Before you can begin negotiating a contract with a private payer, you need to be aware of the contract requirements for every payer. Contract requirements are the minimum standards a DME company must meet in order to win a contract with a private payer. Knowing the contract requirements for each private payer can help you prepare for negotiations and prevent any surprises. Here are the contract requirements for a few common payers: - Medicare DME Contract Requirements. Medicare DME contractors must be approved and bonded, keep their equipment in good repair, and provide excellent customer service. In addition, Medicare contractors are subject to federal regulations and the rules of the Medicare Administrative Contractor (MAC). - Medicaid DME Contract Requirements. Medicaid contractors must be licensed and meet the licensure requirements in each state. In addition, Medicaid contractors must meet the minimum requirements set by the Centers for Medicare and Medicaid Services (CMS). - Private Insurer DME Contract Requirements. Private insurer contractors must be licensed and meet the licensure requirements in each state in which they operate. In addition, private insurer contractors must meet the minimum requirements set by the National Association of Insurance Commissioners (NAIC). - VA DME Contract Requirements. The VA has its own set of requirements for contractors. VA contractors must be licensed, meet the licensure requirements in each state in which they operate, and meet the minimum standards set by the VA.
Some Common Mistakes When Starting a DME Company
There are a few common mistakes people make when starting a DME company. Here are the most common ones: Selecting the wrong business structure - It is important to select the business structure that is best for you. One of the most common mistakes is starting a DME company as an S-corp when it would be more advantageous to be an LLC or a C-corp. Selecting the wrong insurance - It is important to have the right insurance coverage. Selecting the wrong equipment and pricing it incorrectly - The equipment you select and price can make or break your business. It is important to select the right equipment. Pricing the equipment incorrectly can make it difficult to obtain contracts with private payers.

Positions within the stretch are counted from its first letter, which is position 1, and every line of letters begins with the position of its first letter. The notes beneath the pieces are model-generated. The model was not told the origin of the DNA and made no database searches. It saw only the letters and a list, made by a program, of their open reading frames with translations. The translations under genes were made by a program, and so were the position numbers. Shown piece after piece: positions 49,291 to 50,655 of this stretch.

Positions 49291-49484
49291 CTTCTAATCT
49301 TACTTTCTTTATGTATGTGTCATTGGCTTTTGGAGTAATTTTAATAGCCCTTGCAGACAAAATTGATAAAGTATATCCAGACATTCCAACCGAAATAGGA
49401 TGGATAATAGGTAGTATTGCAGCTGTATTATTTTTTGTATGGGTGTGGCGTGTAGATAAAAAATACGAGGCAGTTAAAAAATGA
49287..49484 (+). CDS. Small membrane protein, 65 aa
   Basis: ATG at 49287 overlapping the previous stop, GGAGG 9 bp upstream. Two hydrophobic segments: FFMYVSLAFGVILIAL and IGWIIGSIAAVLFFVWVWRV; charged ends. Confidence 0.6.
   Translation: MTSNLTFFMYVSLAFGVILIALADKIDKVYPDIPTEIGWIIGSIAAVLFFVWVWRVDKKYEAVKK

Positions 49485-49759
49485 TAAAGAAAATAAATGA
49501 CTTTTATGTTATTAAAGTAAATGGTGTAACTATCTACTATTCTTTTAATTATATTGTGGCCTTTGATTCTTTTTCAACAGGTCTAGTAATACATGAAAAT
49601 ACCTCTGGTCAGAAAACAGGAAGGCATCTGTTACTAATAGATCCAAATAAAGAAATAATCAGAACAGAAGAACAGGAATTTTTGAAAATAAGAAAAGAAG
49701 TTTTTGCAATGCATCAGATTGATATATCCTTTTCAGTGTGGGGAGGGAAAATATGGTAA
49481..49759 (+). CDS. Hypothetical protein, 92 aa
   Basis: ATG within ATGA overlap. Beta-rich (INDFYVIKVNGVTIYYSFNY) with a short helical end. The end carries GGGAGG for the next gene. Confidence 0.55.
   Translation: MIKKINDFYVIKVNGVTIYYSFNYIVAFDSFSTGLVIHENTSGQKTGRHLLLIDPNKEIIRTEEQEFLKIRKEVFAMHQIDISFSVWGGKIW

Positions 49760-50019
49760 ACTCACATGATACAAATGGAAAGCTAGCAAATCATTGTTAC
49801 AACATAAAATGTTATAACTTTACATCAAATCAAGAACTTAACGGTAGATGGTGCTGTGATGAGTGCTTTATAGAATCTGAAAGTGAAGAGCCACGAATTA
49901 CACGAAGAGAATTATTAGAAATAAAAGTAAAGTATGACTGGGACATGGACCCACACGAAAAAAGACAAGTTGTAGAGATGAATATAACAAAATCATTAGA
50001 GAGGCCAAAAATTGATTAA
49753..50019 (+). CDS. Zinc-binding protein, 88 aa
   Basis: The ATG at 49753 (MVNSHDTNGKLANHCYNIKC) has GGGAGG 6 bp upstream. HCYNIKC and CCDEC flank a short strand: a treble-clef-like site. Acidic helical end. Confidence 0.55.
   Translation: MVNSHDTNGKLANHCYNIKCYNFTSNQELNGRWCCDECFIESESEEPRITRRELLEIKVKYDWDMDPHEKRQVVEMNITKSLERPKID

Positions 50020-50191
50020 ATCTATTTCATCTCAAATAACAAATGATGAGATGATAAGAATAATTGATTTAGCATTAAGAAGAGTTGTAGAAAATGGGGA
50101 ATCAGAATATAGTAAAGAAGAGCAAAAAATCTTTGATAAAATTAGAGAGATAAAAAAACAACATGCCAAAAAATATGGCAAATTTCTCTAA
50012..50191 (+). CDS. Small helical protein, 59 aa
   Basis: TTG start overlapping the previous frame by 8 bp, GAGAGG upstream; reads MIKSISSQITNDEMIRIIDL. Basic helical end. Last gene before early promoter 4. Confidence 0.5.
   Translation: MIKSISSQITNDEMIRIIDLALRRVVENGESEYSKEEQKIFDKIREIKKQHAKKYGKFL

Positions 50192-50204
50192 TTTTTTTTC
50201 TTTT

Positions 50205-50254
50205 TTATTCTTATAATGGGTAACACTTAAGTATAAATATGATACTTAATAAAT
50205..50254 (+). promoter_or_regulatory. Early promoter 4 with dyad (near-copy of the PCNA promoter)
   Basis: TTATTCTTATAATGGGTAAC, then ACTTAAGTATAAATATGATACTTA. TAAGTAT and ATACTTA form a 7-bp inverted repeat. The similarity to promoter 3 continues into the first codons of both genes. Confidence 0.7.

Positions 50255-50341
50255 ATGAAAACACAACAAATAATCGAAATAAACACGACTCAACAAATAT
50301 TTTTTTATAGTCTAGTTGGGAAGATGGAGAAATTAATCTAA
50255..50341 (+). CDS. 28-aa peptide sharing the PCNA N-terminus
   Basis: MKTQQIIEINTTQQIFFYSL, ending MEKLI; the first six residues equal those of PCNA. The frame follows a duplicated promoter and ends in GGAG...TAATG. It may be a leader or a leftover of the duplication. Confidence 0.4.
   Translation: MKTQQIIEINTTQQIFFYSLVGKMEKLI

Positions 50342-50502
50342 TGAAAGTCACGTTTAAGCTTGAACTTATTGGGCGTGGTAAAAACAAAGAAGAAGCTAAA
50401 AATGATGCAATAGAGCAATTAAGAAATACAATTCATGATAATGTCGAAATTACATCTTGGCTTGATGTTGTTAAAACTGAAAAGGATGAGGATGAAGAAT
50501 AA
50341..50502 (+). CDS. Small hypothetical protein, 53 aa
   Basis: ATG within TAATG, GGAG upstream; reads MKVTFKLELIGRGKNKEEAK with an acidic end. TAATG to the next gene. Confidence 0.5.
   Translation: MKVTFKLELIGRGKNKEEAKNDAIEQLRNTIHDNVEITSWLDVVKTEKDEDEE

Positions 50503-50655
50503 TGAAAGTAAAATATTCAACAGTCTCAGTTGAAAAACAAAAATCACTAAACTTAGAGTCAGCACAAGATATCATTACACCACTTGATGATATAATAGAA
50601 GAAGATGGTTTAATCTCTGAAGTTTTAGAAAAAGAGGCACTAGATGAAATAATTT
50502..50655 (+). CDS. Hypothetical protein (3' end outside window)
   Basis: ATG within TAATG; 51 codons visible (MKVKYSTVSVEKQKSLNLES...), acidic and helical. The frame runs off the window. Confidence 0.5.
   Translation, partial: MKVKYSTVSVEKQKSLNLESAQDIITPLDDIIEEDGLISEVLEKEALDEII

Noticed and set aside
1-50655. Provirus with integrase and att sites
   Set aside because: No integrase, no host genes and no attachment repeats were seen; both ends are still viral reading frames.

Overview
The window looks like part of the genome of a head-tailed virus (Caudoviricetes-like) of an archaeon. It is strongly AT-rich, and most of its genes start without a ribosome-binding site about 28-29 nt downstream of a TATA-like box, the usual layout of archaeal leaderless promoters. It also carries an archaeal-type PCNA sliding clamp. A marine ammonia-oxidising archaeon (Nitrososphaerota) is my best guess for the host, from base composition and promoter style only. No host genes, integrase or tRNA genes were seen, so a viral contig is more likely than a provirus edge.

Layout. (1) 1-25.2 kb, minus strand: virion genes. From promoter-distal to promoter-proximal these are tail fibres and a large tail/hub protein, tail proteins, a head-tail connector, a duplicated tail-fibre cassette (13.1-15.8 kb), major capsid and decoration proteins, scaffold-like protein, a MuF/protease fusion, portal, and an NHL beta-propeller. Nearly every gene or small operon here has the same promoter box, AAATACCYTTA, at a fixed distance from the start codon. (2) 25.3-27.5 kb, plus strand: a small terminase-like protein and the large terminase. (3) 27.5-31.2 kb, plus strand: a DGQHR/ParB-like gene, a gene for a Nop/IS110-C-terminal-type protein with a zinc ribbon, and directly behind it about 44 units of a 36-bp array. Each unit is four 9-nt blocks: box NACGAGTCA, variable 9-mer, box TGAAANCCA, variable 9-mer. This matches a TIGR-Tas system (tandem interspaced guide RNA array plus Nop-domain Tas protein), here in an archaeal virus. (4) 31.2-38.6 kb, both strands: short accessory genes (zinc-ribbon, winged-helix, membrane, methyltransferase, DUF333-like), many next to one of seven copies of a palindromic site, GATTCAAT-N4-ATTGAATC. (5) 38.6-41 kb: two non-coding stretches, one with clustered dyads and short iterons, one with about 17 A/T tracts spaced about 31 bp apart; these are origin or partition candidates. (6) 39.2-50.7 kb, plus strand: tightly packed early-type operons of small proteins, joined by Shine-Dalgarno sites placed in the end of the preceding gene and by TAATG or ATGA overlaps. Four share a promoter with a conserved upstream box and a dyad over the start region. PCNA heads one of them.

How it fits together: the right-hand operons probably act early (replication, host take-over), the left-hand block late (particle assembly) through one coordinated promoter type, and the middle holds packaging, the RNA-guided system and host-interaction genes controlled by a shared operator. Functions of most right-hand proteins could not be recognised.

7 Steps to Start a Successful DME Company with Private Payers
The following steps will help you start a successful DME business with private payers: Get familiar with the industry - Take the time to understand the industry and the key players. Research the companies you would like to do business with, learn about the different types of equipment, and understand the regulations that apply to your business. Identify the payers that are most appropriate for your business model - As discussed above, network analysis is the first step in identifying the appropriate payers for your business. Conduct a marketing campaign - Marketing is the key to success in any business. If you don’t know how to market your business, you will have a hard time obtaining contracts with private payers. Contact the appropriate private payers for contracts - Follow the steps discussed above in this article to learn about the payers that are most appropriate for your business. Then contact the payers to obtain contracts. Keep a record of your contacts, and track the progress of your marketing campaign. This will enable you to make adjustments as necessary. Start providing equipment and services as soon as you have contracts with the appropriate private payers - Don’t wait until your business is fully operational to start providing services to your customers.
Although you may have to jump through a few hoops, it is possible to start a DME business with private payers. The first step is to get familiar with the industry and understand how private payers operate. After that, it is important to identify the payers that are most appropriate for your business model. Once you have completed these tasks, it is time to conduct a marketing campaign and start contacting the appropriate private payers for contracts.